News - June 8, 2011

New DNA analysis

Luisa Trindade, of the Plant Breeding chair group, worked with French and Chinese researchers to develop a new DNA analysis procedure. The new analysis is more precise than standard DNA techniques, even when used on one thousand times less DNA. Trindade’s research team published the new analytical procedure in this week’s Nature Methods.

The new method, known as LinDA, is capable of copying all the DNA fragments in a sample. To do this, the researchers use a bit of DNA from a virus called the T7 promoter. In existing techniques, only those DNA fragments are copied which are a precise mirror image of the promoters used by the researchers. Moreover, LinDA only copies the original DNA fragments, whereas the methods used up to now also make copies of copies. This makes LinDA more precise, so that less DNA is needed to make a reliable analysis.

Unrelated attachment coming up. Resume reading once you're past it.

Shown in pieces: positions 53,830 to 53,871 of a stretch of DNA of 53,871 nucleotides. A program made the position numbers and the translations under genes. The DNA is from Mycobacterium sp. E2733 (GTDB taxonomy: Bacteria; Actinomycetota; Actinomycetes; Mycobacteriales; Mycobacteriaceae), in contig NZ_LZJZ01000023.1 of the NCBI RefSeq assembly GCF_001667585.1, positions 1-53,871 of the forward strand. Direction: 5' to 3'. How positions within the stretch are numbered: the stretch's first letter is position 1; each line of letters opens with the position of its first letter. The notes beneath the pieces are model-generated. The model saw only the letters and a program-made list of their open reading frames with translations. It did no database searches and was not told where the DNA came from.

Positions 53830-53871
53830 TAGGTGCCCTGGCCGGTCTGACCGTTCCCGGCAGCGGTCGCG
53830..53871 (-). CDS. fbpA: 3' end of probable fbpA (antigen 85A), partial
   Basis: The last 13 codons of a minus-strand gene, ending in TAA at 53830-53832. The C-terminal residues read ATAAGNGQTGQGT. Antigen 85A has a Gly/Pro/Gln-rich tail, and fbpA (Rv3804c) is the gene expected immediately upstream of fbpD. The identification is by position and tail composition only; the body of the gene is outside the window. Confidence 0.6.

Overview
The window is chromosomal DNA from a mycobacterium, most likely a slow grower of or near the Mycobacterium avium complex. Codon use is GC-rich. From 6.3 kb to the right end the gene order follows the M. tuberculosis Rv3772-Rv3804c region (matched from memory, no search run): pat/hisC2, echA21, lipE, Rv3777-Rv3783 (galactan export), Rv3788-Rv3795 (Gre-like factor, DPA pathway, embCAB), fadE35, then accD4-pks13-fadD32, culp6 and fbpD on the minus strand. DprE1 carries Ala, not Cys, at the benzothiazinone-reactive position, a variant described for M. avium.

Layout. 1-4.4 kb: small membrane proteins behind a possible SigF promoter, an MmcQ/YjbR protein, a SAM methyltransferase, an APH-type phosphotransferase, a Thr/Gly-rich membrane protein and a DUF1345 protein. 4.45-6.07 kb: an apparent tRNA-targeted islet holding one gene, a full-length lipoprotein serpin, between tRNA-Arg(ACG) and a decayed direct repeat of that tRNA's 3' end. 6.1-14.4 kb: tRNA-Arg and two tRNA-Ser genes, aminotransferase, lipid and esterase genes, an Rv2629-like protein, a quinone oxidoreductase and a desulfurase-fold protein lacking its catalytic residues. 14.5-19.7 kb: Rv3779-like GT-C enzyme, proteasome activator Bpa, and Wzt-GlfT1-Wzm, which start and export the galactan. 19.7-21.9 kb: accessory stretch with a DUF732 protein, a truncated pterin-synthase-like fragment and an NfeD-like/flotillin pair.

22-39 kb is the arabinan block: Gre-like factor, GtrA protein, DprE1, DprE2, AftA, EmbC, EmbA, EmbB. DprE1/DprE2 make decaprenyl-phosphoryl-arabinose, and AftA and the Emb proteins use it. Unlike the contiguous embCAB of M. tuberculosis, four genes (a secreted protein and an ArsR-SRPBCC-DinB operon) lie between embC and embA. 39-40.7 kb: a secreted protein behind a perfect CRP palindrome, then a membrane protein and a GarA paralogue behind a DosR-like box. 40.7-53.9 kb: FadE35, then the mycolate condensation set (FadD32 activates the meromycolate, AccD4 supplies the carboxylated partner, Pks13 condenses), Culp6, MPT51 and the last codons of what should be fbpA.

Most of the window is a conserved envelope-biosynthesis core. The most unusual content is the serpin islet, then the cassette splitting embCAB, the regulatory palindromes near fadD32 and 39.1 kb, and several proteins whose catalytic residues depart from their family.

This new method enables the researchers to make a good analysis of small numbers of stem cells and tumour tissue in the early stages. This is of particular relevance to French cancer researchers in Strasbourg. But the method is also suitable for making DNA analyses of small pieces of plant and animal tissue, for example to establish which plant genes are responsible for resistance to a fungus. The main benefit is that this has now been simplified. The Wageningen and French researchers have applied for a patent on the method.